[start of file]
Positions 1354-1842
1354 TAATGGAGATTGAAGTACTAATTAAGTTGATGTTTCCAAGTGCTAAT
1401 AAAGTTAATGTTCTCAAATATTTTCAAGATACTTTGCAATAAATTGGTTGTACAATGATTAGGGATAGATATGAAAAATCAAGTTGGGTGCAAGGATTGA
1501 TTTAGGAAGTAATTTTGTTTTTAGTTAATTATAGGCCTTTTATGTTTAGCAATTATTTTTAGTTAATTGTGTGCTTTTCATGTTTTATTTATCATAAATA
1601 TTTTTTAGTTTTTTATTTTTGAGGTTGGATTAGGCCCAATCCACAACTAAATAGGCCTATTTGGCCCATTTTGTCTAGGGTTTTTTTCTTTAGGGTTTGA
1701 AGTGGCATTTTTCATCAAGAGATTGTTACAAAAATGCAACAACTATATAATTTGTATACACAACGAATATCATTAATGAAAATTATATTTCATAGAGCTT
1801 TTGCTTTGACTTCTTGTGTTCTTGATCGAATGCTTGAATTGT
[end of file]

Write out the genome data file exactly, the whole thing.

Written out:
Positions 1354-1842
1354 TAATGGAGATTGAAGTACTAATTAAGTTGATGTTTCCAAGTGCTAAT
1401 AAAGTTAATGTTCTCAAATATTTTCAAGATACTTTGCAATAAATTGGTTGTACAATGATTAGGGATAGATATGAAAAATCAAGTTGGGTGCAAGGATTGA
1501 TTTAGGAAGTAATTTTGTTTTTAGTTAATTATAGGCCTTTTATGTTTAGCAATTATTTTTAGTTAATTGTGTGCTTTTCATGTTTTATTTATCATAAATA
1601 TTTTTTAGTTTTTTATTTTTGAGGTTGGATTAGGCCCAATCCACAACTAAATAGGCCTATTTGGCCCATTTTGTCTAGGGTTTTTTTCTTTAGGGTTTGA
1701 AGTGGCATTTTTCATCAAGAGATTGTTACAAAAATGCAACAACTATATAATTTGTATACACAACGAATATCATTAATGAAAATTATATTTCATAGAGCTT
1801 TTGCTTTGACTTCTTGTGTTCTTGATCGAATGCTTGAATTGT